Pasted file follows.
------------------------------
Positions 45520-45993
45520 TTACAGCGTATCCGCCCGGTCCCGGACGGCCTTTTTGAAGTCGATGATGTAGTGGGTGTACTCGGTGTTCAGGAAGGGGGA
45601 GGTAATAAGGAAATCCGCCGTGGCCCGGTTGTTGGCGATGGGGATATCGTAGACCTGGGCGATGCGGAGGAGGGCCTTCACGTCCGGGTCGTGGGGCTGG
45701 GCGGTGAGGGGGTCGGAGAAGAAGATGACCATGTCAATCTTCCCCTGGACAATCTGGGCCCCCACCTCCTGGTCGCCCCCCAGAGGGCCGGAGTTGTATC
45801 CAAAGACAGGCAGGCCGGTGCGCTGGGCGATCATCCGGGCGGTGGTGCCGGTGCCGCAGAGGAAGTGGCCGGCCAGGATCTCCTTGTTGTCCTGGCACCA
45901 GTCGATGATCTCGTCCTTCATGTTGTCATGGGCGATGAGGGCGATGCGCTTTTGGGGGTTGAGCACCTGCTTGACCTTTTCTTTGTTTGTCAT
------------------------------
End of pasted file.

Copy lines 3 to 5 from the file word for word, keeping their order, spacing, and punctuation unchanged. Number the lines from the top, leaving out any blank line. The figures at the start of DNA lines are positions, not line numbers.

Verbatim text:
45601 GGTAATAAGGAAATCCGCCGTGGCCCGGTTGTTGGCGATGGGGATATCGTAGACCTGGGCGATGCGGAGGAGGGCCTTCACGTCCGGGTCGTGGGGCTGG
45701 GCGGTGAGGGGGTCGGAGAAGAAGATGACCATGTCAATCTTCCCCTGGACAATCTGGGCCCCCACCTCCTGGTCGCCCCCCAGAGGGCCGGAGTTGTATC
45801 CAAAGACAGGCAGGCCGGTGCGCTGGGCGATCATCCGGGCGGTGGTGCCGGTGCCGCAGAGGAAGTGGCCGGCCAGGATCTCCTTGTTGTCCTGGCACCA